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Tips and tricks from one of London’s fastest growing video production companies…


Don’t expect a quick-fix guide or foolproof blueprint to kickstart a thriving creative agency. If your looking for that, you might want to scour Reddit or the daily mail – they seem to have an endless advice.

Instead, we’re offering a condensed snapshot of our important experiences and insights from the past four years as we’ve navigated the journey of setting up one of London’s fastest growing video production companies. We aim to shed light on the dual aspects of running an agency: one being business development, strategy and delivery, and the other, the creative spark. This blog gives voice to both perspectives, providing a balanced view of the tightrope that needs to be walked to facilitate rapid growth while upholding an unwavering creative standard.

Brace Yourself – It’s Going To Be Tough!

On the walls of our studio sits a quote that might sound unusual at first: “Without hassle, there is no joy”. This is something we’ve found as we’ve muddled through the creative journeys from our amoebic creative beginnings to… well, what I’d describe as an early stage creative agency dragging itself out of the primordial soup and on to the crowded shores or ‘the market’. The challenges that lie ahead should not be seen as roadblocks but as stepping stones that distinguish you from the crowd. Be it finance, organization, creative capacity, networking, digital and social know-how, or growth, viewing these aspects as pillars of learning will lead you to your destination, given time.

What’s All the Fuss About?

Transitioning from zero to an entity that’s something, is no mean feat. The challenge lies in creating an agency that can support the essential personnel required to deliver your services. To put things into perspective, you’d need a producer to handle business and organization, and a creative to take charge of filming, editing, and delivering. And you’d need to pay these two a decent wage, at least £3,500 a month combined, along with covering the basic costs of running the business. This doesn’t even include the investment in equipment and professional development. To pull this off, you need to consistently deliver and acquire work, at least one and a half jobs every month, before considering a full-time commitment. So, how on earth do you do that?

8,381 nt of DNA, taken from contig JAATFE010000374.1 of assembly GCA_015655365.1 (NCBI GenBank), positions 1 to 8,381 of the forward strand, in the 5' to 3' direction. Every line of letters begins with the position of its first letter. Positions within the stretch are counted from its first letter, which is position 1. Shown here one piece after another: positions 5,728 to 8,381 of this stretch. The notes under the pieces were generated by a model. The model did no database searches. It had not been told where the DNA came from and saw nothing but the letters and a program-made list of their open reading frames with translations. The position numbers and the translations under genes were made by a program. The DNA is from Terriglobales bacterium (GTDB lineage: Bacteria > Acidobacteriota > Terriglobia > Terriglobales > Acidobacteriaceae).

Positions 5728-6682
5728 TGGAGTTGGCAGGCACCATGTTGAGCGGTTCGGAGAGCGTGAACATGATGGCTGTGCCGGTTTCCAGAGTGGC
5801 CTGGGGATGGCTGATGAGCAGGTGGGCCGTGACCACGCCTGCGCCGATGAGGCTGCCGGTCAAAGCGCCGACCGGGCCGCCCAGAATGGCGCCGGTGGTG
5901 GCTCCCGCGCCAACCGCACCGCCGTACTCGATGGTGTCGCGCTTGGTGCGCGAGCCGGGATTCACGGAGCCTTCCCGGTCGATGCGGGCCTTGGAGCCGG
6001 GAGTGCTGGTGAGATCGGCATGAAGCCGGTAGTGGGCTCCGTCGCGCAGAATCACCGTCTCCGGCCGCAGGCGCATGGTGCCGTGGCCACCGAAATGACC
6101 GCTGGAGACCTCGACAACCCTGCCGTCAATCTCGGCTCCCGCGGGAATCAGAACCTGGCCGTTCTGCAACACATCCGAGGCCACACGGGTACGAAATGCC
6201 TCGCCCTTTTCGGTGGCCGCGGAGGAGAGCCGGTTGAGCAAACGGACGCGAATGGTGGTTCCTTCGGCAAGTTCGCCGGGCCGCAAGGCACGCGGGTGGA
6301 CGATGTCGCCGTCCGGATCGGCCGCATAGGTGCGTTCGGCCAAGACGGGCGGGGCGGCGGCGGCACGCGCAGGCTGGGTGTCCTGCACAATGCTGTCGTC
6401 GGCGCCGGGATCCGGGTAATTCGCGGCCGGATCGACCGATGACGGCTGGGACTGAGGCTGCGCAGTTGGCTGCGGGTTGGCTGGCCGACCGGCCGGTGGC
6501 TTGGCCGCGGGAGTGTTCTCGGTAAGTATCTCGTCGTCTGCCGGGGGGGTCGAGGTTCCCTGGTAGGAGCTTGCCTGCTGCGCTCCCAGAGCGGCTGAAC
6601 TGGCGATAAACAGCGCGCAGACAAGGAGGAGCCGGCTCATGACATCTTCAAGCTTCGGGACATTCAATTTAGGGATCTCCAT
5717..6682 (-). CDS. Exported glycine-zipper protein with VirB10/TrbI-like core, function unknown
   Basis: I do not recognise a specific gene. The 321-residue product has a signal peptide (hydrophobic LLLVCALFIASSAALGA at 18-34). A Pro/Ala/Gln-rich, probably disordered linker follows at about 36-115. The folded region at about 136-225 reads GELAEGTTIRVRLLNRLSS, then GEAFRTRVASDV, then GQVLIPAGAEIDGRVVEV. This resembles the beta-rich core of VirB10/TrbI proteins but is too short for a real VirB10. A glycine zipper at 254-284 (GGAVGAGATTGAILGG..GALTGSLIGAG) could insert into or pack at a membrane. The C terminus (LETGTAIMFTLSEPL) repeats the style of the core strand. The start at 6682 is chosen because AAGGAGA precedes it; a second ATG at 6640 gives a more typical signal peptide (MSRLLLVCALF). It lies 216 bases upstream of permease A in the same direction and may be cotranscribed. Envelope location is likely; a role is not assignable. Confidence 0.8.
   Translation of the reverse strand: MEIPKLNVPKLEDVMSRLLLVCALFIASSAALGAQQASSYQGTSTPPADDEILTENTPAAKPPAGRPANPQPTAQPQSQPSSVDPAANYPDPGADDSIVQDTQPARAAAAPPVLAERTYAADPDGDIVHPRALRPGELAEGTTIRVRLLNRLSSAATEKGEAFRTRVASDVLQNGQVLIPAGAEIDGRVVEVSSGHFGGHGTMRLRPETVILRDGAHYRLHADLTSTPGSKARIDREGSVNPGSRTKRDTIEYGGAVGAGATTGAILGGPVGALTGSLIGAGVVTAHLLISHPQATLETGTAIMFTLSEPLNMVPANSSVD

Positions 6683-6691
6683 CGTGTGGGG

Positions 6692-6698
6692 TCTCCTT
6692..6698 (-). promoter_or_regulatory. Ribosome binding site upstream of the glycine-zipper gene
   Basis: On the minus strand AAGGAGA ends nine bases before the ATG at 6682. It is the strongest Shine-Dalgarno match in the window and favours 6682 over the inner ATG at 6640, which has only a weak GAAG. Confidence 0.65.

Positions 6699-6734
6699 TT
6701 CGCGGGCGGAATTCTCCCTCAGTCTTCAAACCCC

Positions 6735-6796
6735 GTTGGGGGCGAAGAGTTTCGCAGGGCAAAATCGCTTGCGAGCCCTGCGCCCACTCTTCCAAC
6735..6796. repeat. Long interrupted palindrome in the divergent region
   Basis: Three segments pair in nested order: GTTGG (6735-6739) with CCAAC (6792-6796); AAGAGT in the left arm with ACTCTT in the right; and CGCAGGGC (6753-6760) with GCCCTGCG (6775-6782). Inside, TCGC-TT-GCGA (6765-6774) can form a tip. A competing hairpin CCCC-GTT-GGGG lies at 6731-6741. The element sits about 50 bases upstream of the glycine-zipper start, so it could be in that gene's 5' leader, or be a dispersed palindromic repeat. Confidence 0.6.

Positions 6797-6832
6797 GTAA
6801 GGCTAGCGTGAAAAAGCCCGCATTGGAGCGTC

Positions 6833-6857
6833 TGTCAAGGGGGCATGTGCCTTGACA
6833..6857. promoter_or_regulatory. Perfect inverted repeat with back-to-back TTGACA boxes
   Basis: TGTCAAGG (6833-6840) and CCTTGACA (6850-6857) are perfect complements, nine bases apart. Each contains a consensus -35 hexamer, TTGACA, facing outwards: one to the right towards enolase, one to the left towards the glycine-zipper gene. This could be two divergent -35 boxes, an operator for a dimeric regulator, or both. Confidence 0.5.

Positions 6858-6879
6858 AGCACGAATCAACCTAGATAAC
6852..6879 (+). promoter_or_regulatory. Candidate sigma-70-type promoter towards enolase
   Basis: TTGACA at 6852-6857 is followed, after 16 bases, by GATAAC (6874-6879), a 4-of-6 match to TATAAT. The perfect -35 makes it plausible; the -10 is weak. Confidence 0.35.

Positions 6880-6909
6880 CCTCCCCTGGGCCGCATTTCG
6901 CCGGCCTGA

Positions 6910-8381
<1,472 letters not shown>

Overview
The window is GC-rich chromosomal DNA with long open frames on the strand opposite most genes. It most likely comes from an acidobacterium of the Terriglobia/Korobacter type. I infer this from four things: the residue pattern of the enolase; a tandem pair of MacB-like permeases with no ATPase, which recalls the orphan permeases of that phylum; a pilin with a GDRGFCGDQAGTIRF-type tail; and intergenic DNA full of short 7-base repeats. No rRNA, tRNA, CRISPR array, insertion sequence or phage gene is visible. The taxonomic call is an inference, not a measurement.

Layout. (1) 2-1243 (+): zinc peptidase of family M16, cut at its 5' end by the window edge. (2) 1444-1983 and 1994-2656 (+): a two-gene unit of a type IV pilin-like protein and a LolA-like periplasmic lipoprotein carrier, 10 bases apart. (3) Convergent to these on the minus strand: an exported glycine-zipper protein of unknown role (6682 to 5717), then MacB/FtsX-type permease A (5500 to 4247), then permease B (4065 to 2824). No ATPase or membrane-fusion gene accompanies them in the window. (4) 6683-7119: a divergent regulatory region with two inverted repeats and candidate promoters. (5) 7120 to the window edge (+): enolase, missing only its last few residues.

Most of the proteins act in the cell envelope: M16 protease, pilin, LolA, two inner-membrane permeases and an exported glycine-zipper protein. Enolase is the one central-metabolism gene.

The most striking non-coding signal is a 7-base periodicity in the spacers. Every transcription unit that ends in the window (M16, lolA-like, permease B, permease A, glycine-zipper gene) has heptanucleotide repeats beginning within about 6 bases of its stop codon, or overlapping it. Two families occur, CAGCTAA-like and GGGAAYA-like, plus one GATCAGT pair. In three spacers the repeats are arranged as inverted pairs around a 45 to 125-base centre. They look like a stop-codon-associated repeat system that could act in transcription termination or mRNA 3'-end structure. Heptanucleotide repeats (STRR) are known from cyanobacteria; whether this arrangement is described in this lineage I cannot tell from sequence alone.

Resourcefulness in the Face of Obstacles

Starting a video production company faces a huge bar for entry. Essential tools of the trade are expensive in the form of a camera, and a laptop, these are indispensable. The advancements in technology mean that a new iPhone could potentially fill in for a professional camera, but rewind four years and you’d require equipment with more gravitas. As a basic starting point, you might be looking at a £1,000 camera and a laptop of similar cost, although, thorough research is necessary to ascertain the right camera for your needs. Our journey began with a family loan to finance the camera, and I had to sell my photography camera to chip in towards a laptop. Without these measures, we would have been stalling our venture for half a year.

The Hidden Advantages of Pro Bono Work

With a camera at hand, the next step is to amass a compelling portfolio. This is crucial. It’s unreasonable to expect clients to pay when you have no prior work to showcase. Clients might feel they’re risking their money or worse, their precious time. For the initial two years, we juggled our startup with other jobs, dedicating weekends and evenings to filming a wide range of subjects – from beach outings with friends to unpaid event coverage. Although we vowed never to film weddings again, it was a valuable learning experience. The beauty of free work is its tri-fold advantage: it enriches your portfolio, enhances your reputation, and expands your network through referrals. Even today, we embrace pro bono work when our schedule permits, usually offering our services to charities or projects that resonate with us.